New Delhi: Sunita Williams holds a world record for the longest space flight by a woman but as a child the Indian American astronaut had never thought about voyaging into space ever.

"I never envisioned to be an astronaut and had many failures, but ultimately I reached here," said Williams while interacting with students at the National Science Centre in New Delhi.

Williams, has a total of 50 hours and 40 minutes of spacewalking time over seven spacewalks, the record for number of spacewalks for a female, and most spacewalk time for a female.

So while she has "pretty much seen the whole of India" from space she is excited to explore more of the country which she is visiting five years after she came here last in the year 2007.

"There are places where I need to go. I have not been to south. I would like to go to Himalayas also", she said. "My father is from Ahmedabad. So I have seen that part of India. In this trip, I'm excited to see eastern side of India. I have never been there. I have been in space. So I have pretty much seen the whole of India," said the 47-year-old astronaut.

Born on September 19, 1965 in Euclid, Ohio, her paternal ancestry originates in Gujarat and that of her mother in Slovenia. On her voyages into space, Williams said she had carried with her a copy each of the Upanishads and the Bhagvad Gita to reflect and read.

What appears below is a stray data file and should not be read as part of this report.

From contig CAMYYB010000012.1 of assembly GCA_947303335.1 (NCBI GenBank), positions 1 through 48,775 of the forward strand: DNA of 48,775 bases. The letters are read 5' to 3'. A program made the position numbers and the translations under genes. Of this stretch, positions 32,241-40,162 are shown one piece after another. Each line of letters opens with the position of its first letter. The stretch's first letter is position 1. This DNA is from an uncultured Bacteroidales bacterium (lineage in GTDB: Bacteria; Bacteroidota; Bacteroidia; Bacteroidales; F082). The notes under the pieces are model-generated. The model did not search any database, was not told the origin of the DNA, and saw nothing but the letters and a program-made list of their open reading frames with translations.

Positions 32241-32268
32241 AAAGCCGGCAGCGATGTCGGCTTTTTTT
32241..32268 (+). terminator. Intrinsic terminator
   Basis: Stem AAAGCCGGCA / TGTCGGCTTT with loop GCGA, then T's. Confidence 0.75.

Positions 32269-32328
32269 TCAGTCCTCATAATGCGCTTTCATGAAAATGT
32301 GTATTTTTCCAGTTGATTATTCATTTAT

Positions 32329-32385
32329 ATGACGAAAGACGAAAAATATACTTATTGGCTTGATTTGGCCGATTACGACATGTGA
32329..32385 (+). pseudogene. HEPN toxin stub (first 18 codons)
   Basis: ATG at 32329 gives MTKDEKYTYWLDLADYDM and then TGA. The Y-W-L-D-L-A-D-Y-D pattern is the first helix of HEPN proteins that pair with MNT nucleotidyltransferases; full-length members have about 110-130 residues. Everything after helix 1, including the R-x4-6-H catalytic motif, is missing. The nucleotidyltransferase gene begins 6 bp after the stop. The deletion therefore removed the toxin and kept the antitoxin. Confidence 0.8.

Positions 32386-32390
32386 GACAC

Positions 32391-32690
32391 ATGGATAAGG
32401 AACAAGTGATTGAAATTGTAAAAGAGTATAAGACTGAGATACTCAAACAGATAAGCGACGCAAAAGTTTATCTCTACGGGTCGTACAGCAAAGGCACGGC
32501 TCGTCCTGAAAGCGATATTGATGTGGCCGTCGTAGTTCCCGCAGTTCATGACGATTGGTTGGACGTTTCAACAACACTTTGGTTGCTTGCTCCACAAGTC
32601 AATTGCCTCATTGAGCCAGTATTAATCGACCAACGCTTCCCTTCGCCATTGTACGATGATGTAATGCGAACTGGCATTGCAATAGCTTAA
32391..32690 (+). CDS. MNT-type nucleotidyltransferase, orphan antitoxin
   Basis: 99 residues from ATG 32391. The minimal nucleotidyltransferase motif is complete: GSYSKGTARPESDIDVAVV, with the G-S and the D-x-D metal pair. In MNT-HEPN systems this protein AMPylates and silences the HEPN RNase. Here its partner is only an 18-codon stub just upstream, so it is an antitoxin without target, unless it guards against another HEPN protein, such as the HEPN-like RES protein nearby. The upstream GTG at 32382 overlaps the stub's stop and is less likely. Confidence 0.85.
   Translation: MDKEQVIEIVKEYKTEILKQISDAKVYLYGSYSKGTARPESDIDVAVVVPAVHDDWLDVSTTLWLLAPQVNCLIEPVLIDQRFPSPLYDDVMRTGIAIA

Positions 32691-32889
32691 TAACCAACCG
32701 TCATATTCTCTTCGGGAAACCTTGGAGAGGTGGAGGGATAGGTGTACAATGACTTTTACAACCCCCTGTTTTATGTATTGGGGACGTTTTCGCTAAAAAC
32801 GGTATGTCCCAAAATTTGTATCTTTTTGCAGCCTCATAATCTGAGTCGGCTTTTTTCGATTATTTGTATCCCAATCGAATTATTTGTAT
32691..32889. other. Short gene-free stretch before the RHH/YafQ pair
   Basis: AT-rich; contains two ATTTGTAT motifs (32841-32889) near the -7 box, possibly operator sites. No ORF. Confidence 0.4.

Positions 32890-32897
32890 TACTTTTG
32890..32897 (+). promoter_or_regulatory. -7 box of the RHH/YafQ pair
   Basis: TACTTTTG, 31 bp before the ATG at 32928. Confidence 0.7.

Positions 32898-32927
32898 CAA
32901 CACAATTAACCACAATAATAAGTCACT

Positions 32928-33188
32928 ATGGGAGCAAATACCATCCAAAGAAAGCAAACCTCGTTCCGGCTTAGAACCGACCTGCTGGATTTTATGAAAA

"I also carried samosas in space during my travel, you can never have enough," she said talking about her love for Indian food. Students bombarded her with questions on her experiences in space, especially about Kalpana Chawla, the first Indian American astronaut and first Indian woman in space. In 2003, Chawla was one of seven crew members killed in the Space Shuttle Columbia disaster in 2003.

Williams said disbelief was her first reaction on hearing about the disaster. "It was a most heart breaking scenario. I wish nobody will experience that in future", said Williams.

Sunita admitted that she was nervous initially to do a space travel but is now excited to continue with it. "I was nervous actually. I flew from the space shuttle after what happened in Coloumbia in 2006 and a couple of years afterwards and there was a lot of work that was to be done to make sure that the space shuttle is all ready to fly again", recounted Williams.

"Space ride is risky. But the next step of exploration to space is on. Now after that incident we are going through the right phase. We are confident to continue without any problems," said the astronaut.


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